The repass votes are joint votes. Joint votes must be sent to Pres. for them to be effective. Pres. can reject/return them.

Nowhere repass votes are excepted from having to be sent to Pres., being joint votes, for their effect. The only exception is clearly stated, namely Congress needs no presidential approval to adjourn its session.


edit on 17-2-2021 by Sheshbazzar because: (no reason given)



posted on Feb, 17 2021 @ 04:52 AM
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But let us suppose that instead of shall "become a law/of effect" it were "be a law/of effect".

Congress repasses X. This means a repass vote V has been made. X is now a law/has taken effect. But then V must have been effective, for the object of V, its raison d'etre, is for X to be a law, which according to your reading X indeed is.

V still, no matter what, is a joint vote, both houses were involved in it. But see, V has alreading taken effect and yet Const. says that such votes, before they take effect, must be sent to Pres etc.

So you will have to point out that "before" is to be understood as logical precedence, not as a chronological one i.e., that x is before y need only mean that a necessary condition for y is x, wich can be fulfilled after y. See discussion in the OP for why it makes things much worse.

In this case Congress still would have to send V to Pres.
edit on 17-2-2021 by Sheshbazzar because: (no reason given)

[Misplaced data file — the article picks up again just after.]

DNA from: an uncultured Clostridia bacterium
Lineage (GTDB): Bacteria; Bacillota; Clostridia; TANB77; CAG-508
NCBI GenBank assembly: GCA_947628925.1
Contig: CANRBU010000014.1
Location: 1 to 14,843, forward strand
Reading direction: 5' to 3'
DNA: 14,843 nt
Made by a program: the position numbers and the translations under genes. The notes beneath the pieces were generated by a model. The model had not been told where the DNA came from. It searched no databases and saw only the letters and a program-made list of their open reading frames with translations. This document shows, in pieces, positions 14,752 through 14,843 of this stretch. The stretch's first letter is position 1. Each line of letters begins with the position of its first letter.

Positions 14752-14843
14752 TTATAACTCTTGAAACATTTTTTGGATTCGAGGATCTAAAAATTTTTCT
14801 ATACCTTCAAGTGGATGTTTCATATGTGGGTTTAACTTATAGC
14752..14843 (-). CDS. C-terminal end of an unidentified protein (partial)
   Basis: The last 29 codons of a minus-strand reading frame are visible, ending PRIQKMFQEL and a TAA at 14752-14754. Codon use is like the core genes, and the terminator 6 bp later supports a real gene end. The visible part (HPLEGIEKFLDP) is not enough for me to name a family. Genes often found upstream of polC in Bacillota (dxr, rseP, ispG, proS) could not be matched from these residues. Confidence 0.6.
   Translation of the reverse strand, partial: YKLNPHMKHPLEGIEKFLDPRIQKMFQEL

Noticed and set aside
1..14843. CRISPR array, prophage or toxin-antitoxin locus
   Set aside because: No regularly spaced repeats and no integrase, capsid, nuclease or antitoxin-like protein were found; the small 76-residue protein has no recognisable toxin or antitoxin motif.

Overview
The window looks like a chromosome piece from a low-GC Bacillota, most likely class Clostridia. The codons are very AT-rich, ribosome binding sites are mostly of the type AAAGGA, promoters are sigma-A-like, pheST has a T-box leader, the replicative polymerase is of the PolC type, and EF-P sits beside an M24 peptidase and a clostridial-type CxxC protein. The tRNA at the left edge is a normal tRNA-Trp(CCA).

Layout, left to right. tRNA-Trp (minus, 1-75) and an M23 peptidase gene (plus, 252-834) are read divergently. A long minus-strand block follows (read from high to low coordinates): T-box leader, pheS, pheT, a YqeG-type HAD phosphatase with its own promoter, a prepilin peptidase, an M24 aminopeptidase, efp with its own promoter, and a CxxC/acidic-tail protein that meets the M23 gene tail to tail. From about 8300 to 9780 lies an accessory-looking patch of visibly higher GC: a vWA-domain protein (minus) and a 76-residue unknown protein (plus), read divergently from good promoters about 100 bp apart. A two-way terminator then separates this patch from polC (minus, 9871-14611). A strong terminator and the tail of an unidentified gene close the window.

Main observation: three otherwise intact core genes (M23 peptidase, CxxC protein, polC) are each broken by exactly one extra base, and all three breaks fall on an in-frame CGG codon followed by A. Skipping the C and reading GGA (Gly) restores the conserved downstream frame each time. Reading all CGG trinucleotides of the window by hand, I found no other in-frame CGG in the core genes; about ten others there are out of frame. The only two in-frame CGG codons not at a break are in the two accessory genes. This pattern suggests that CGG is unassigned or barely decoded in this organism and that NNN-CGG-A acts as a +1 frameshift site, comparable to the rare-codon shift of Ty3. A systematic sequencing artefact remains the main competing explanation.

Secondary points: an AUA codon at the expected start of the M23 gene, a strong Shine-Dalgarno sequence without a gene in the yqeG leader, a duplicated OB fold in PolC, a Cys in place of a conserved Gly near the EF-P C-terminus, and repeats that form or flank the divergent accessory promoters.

posted on Feb, 17 2021 @ 06:15 AM
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a reply to: Sheshbazzar

I used to live in an actual dictatorship. A communist on to boot. One of the nasty ones that built prison camps and had people going around shooting people for having the wrong politics. One of those.

So trust me when I say that America isn't even remotely comparable.

What you are experiencing is known as "voting for the other guy". Liberals felt this when Trump was elected, now you feel it.

Democracy has spoken, and what it said was that more people voted blue than red. This doesn't mean that you're in a dictatorship, it means that you lost the election.

Now, wake me up when Biden sends the secret police around to arrest your family simply because they are related to you. Because that's what a lot of people out here in the real world get when they live in a real dictatorship.



posted on Feb, 17 2021 @ 11:53 AM
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originally posted by: Sheshbazzar
In this case Congress still would have to send V to Pres.

What you are missing is that it is a chronological process and the "or" I have mentioned creates an "if - then - else" conditional.

You insist on looping back to the point in the process when it is stated that "every" vote must be approved by the president but the if - then - else resolves without going back to that point.